More and more, we are seeing our focus on high standards drive us to transform the human experience as we know it. We recognize that our future is about our people, including talented and diverse faculty, staff, students and alumni who are committed to leading in their fields. I am grateful that our greatest successes are fueled by each of you. Thank you.
We have accomplished much together as a university, and now welcome several new leaders who, in the academic year that begins in a few weeks, will help raise the bar even higher.
Earlier this month, Bill Ginther began his term as rector of the Board of Visitors. Bill, a retired bank executive, has been on the board since 2010 and served as vice rector last year. Bill also sits on the VCU Health System Authority board of directors and previously served on both the boards of the VCU School of Business Alumni Society and VCU Alumni, serving as president of the latter group in 2003. He is a founding trustee of the School of Business Foundation and is a 2000 recipient of a VCU Alumni Star award. He and his wife, Marsha, support the Ginther Family Merit Scholarship in the School of Business and many other initiatives across the university. Bill earned a bachelor’s degree in business management in 1969 and his master’s degree in 1974, both from VCU.
I look forward to his counsel and leadership of the board and appreciate his generosity and service to his alma mater.
Bill Royall has also just begun his term as vice rector of the board. Bill, who has been on the board since 2011, is chairman of Royall & Company, a firm focused on student recruiting and advancement services. He and his wife, Pam, have long been tremendous supporters of VCU, especially our Institute for Contemporary Art.
Bill Ginther and Bill Royall will be joined by four new members of the board, whose four-year terms begin immediately.
- Nancy C. Everett, from Richmond, Va., is BlackRock managing director and head of U.S. Fiduciary Management Solutions. Nancy, a VCU accounting graduate, is a founding member of the VCU School of Business Foundation.
- Hon. John W. Snow, from Richmond, Va., is chairman of Cerberus Capital Management. John served as the 73rd U.S. Secretary of the Treasury under President George W. Bush. He also was chairman and CEO of CSX Corporation.
- George Richard “Rick” Wagoner, from Birmingham, Mich., is a former chairman and CEO of General Motors. Rick formerly served as chair of the Duke University Board of Trustees and is a member of several international business advisory boards.
- Steve Worley, from Harahan, La., is president and CEO of Louisiana Children’s Medical Center, which includes Children’s Hospital, New Orleans. Steve graduated from VCU with a B.S. in business management and a master’s in business administration.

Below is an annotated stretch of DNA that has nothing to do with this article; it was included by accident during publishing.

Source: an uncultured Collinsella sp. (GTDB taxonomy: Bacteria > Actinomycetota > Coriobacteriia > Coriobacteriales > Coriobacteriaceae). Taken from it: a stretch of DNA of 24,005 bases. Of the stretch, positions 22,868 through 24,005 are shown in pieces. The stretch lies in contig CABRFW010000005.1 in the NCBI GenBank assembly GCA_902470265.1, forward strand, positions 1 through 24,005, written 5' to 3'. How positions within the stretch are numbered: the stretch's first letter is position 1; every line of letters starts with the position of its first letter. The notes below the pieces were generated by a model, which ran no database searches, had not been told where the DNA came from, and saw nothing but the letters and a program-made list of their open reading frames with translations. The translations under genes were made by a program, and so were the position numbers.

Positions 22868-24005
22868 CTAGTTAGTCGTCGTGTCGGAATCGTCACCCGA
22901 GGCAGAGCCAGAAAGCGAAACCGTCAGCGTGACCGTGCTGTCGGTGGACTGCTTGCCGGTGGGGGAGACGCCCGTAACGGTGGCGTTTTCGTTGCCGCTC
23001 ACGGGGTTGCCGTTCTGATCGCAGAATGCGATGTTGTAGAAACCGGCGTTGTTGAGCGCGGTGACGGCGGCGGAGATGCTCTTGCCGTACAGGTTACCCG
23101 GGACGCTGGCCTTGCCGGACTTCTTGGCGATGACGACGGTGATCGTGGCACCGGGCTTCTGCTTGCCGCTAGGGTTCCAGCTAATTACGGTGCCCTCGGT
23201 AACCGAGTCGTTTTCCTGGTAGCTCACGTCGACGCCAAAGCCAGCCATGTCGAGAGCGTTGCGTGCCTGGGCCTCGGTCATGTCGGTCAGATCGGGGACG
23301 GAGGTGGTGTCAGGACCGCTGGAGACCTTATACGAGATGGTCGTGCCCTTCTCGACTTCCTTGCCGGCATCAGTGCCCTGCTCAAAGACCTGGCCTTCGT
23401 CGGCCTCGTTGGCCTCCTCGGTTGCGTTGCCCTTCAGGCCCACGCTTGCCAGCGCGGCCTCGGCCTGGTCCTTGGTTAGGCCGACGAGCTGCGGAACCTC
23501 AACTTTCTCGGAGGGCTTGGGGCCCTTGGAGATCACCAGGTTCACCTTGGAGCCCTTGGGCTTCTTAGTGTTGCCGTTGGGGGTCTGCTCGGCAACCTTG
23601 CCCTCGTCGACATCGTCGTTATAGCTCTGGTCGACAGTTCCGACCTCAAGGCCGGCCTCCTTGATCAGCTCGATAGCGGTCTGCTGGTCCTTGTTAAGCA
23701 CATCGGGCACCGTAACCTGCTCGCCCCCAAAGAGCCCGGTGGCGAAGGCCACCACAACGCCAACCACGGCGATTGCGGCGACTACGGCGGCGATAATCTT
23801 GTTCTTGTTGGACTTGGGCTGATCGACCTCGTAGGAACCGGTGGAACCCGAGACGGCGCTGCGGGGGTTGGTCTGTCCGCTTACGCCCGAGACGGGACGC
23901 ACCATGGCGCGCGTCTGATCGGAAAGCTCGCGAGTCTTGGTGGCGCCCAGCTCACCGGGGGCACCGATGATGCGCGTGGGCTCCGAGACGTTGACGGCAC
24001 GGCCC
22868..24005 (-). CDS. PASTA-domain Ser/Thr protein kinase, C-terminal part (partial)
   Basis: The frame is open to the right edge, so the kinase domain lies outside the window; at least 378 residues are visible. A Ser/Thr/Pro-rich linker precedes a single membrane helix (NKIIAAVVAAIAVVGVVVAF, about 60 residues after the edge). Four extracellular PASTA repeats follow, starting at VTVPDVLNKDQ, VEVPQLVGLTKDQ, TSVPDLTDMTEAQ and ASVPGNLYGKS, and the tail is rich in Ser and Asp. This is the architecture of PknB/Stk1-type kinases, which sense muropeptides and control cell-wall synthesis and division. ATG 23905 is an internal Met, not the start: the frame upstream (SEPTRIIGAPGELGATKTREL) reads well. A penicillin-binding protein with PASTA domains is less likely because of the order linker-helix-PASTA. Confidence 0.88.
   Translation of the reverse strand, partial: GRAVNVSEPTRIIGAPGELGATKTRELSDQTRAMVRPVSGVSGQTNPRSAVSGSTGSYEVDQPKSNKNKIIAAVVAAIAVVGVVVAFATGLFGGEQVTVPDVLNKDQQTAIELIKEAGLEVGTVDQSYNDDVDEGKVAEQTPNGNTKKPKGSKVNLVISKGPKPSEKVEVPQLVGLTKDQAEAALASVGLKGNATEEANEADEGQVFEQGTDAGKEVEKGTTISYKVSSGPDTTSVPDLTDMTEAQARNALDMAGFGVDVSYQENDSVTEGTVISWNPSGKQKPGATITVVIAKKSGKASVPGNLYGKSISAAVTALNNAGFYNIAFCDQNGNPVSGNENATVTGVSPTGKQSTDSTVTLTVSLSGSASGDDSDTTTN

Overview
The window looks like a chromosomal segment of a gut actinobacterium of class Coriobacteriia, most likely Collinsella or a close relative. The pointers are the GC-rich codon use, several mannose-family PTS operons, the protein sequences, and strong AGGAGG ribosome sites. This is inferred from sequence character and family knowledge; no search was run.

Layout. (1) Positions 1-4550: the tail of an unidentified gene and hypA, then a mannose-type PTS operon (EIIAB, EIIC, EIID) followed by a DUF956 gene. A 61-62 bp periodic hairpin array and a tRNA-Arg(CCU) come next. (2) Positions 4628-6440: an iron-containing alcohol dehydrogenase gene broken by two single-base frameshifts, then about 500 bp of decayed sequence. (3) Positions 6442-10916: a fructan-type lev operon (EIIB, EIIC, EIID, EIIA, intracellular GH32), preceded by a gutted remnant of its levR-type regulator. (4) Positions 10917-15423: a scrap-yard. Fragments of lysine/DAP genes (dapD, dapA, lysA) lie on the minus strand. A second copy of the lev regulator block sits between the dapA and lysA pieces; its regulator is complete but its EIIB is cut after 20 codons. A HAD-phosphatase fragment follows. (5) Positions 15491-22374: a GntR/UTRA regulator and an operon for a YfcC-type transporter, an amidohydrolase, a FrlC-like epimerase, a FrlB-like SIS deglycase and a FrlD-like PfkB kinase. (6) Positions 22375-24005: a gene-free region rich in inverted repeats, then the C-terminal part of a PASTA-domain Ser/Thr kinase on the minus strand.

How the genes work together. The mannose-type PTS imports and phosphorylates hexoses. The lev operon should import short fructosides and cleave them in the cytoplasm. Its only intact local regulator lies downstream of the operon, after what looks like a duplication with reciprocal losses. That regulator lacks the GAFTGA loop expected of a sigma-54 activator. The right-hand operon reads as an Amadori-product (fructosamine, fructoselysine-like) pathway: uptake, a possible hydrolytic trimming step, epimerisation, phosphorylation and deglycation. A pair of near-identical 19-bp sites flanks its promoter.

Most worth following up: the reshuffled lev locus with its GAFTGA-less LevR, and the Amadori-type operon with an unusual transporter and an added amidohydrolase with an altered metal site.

These exceptional individuals are excellent additions to an already outstanding governing board. I look forward to working with them to advance VCU as a nationally competitive research university.
I also deeply appreciate the service of those board members whose terms expired at the end of June: Rector John C. Doswell II, D.D.S.; Lillian L. Lambert; W. Baxter Perkinson Jr., D.D.S.; and Stuart C. Siegel.
The leadership of the Board of Visitors will help us move more solidly into the top 50 among the nation’s public research universities, along with the Board of Directors who govern the VCU Health System, a separate authority that includes representation from the university’s leadership. Five of the 21 VCU Health System board members also serve on the Board of Visitors.
Several other colleagues have new roles:
- Pulitzer Prize-winning poet Claudia Emerson, will join VCU as a faculty member in the Department of English in the College of Humanities and Sciences, beginning Aug. 15. Claudia will teach creative writing workshops and courses in literature and poetics. She was awarded the Pulitzer Prize in poetry in 2006 for her third collection of poetry, “Late Wife,” a series of poems examining one woman’s emotional and personal overlap of past and present. In 2008, she was selected by then-Virginia Gov. Tim Kaine as Poet Laureate of Virginia.
- Bill Decatur, J.D., was nominated vice president for Finance and Administration and will begin Sept. 16. He brings nearly 30 years of experience to VCU, most recently as executive vice president for finance and administration at Rhode Island School of Art and Design. I am excited about working with Bill and am grateful for Pam Currey’s leadership as acting vice president during the transition period.
- Anne Chandler, Ph.D., is interim dean of the VCU Honors College, following Tim Hulsey’s departure last month. Anne, who will serve in this role as a national search is conducted, has been associate dean in The Honors College for seven years and serves as a faculty member in the VCU Department of Rehabilitation Counseling in the School of Allied Health Professions. Please join me in welcoming Anne to her new position.
- Hong Cheng, Ph.D., was named director of the VCU School of Mass Communications in the College of Humanities and Sciences. Hong comes from Ohio University, where he was a tenured professor in the E.W. Scripps School of Journalism. His research interests center on international communication, cross-cultural advertising and social marketing, and his works have been presented at national and international conferences since the early 1990s. I am pleased to welcome Hong to VCU.
Significant recognition for VCU Medical Center
The VCU Medical Center recently celebrated two very significant successes:
- The American College of Surgeons named the Children’s Hospital of Richmond at VCU Virginia’s first Level I pediatric trauma center. We join only about three dozen other hospitals across the nation to have earned this distinction. The Level I verification followed a rigorous two-day survey after which were noted zero deficiencies.
- U.S. News & World Report ranked VCU Medical Center as a No. 1 hospital in Virginia for the second year in a row. The annual U.S. News Best Hospitals rankings recognize hospitals that excel in treating the most challenging medical cases. VCU Medical Center also saw two specialty areas rank in the top 50 nationally: orthopaedics at No. 39 and nephrology at No. 41.